Introduction Patients with chronic kidney disease are dependent on dialysis therapy; a chronic, intensive and time-consuming treatment with high physical and mental burden. Symptoms of depression and anxiety are common in dialysis patients and develop in a complex interaction between biological, psychological and social factors. These symptoms are associated with adverse outcomes such as decreased quality of life and increased risk of hospital admission and mortality. Despite the high burden and negative consequences, symptoms of depression and anxiety are often not identified or treated in dialysis patients. Screening We have assessed the concept of ‘general distress’ in dialysis patients by combining scores of depression and anxiety. Our findings show that the concept of general distress in dialysis patients is not suitable for screening. It is recommended to investigate depression and anxiety separately in dialysis patients. Screening tools for depression have been studied in dialysis patients, however, the few studies on screening tools for anxiety are indecisive. We assessed the accuracy of two widely used screening instruments for anxiety in dialysis patients by a diagnosis of anxiety disorder based on a psychiatric interview. Both instruments show good distinction between anxious and non-anxious patients and could be used in clinical or research practice for the detection of symptoms of anxiety in dialysis patients. Symptom dimensions We have examined symptom dimensions of anxiety and identified a ‘somatic’ and ‘subjective’ symptom dimension. Interestingly, only the somatic symptom dimension is related to hospital admissions and mortality while the subjective dimension is not. Both symptom dimensions are related to decreased quality of life. Furthermore, we assessed the relation between dialysis modality and symptom dimensions of depression and anxiety. Depression and anxiety and in particular their somatic symptoms dimensions are highly common in both peritoneal and hemodialysis patients. No differences are seen between these groups. Impact of COVID-19 In the general population, symptoms of depression, anxiety and stress are common reactions to the COVID-19 pandemic due. We examined symptoms of stress, depression, anxiety and quality of life before and during the COVID-19 pandemic in dialysis patients in the Netherlands. These symptoms do not increase during the pandemic. However, one third of dialysis patients report to experience COVID-19 related stress and have higher stress and depression levels and lower quality of life. Yet, de pandemic did not seem to have further increased their symptom severity compared to pre-pandemic levels. Treatment We have systematically searched and summarized all studies on treatment for depression and anxiety in dialysis patients. While there were few studies investigating this topic with methodological issues, we found promising evidence for psychotherapy as a treatment of depressive symptoms in dialysis patients. We have performed a large study in 18 dialysis centers in the Netherlands investigating the effect of an online self-help psychotherapy treatment on tablet-computers during hemodialysis sessions on symptoms of depression, supported online by a therapist. Depression scores improved in both the treatment and control group by 21%, but no indication was found for an additional positive effect of online self-help psychotherapy in dialysis patients compared to usual care. It could be possible that this intervention is more suitable for younger dialysis patients with adequate computer skills. Conclusion Despite the additional evidence on depression and anxiety in dialysis patients presented in this thesis, there are still gaps in the current literature that prevent successful implementation of screening for depression and anxiety in dialysis patients in the near future. Future research should try to fill in these gaps and examine how to best design the content and accessibility of an intervention for symptoms of depression and anxiety in hemodialysis patients.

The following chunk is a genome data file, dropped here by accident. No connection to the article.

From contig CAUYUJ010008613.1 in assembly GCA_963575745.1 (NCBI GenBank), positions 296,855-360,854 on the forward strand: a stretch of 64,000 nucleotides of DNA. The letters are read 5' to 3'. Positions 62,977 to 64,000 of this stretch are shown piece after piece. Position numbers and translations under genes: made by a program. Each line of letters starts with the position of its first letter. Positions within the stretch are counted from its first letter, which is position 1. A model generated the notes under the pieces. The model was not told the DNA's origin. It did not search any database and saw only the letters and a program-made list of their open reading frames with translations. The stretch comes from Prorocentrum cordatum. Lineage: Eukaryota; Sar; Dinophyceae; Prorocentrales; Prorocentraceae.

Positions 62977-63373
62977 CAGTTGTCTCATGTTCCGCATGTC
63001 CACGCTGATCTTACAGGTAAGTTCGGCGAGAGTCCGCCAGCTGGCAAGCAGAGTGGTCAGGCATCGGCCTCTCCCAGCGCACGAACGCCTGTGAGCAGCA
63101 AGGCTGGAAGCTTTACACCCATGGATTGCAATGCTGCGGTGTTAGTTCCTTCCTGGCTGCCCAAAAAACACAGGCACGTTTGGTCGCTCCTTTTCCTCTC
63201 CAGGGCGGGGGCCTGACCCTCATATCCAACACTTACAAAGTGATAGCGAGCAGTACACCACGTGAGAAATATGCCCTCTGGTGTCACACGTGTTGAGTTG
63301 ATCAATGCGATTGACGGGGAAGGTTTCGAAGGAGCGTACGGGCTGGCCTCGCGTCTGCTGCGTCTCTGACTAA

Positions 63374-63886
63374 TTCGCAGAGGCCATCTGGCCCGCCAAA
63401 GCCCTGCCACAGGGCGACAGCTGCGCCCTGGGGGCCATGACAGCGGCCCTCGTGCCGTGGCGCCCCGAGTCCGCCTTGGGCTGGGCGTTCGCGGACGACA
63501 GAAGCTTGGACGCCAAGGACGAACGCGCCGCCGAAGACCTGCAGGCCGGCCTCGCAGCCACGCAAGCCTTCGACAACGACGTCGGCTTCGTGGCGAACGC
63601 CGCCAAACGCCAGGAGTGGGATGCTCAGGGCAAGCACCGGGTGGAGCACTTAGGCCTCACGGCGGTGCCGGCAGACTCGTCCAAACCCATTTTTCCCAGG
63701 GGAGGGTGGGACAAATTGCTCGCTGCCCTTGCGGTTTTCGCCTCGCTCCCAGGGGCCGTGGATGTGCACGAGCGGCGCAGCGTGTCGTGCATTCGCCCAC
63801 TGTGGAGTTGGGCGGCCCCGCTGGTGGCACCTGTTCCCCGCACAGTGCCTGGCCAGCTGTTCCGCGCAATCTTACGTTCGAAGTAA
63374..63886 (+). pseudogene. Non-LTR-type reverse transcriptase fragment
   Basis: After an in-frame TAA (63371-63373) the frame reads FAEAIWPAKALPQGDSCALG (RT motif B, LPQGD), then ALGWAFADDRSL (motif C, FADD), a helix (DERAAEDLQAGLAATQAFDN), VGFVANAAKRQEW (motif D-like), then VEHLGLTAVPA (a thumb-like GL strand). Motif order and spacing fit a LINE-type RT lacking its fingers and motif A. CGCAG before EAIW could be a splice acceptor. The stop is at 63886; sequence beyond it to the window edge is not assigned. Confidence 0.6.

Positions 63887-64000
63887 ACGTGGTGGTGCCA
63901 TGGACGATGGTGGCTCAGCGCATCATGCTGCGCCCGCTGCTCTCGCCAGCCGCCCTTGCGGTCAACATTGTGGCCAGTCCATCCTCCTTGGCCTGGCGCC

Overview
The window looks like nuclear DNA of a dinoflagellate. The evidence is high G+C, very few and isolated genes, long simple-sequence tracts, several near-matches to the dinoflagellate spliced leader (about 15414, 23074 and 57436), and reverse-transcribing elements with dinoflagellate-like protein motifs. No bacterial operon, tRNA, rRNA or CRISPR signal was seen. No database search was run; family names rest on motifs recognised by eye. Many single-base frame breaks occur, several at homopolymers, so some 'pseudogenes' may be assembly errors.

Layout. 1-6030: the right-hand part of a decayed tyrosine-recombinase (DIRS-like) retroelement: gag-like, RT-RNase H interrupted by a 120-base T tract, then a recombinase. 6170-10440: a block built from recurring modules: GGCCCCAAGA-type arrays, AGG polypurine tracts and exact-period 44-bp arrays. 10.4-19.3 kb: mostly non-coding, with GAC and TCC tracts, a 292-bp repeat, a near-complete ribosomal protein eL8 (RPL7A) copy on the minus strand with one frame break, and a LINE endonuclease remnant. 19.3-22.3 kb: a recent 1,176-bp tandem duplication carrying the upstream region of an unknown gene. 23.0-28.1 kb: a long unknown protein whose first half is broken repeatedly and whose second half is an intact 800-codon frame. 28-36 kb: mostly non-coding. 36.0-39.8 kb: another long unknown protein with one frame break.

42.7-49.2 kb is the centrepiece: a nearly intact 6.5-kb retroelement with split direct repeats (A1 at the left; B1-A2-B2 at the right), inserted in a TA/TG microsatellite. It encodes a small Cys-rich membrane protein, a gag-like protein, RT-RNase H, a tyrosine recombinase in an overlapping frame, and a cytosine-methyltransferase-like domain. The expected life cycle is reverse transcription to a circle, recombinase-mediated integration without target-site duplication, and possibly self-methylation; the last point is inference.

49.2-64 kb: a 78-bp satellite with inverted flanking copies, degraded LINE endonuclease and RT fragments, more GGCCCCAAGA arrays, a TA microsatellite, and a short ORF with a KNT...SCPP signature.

|Award date||19 Jan 2022|
|Place of Publication||Amsterdam|
|Publication status||Published - 19 Jan 2022|
- Chronic kidney disease
- Quality of Life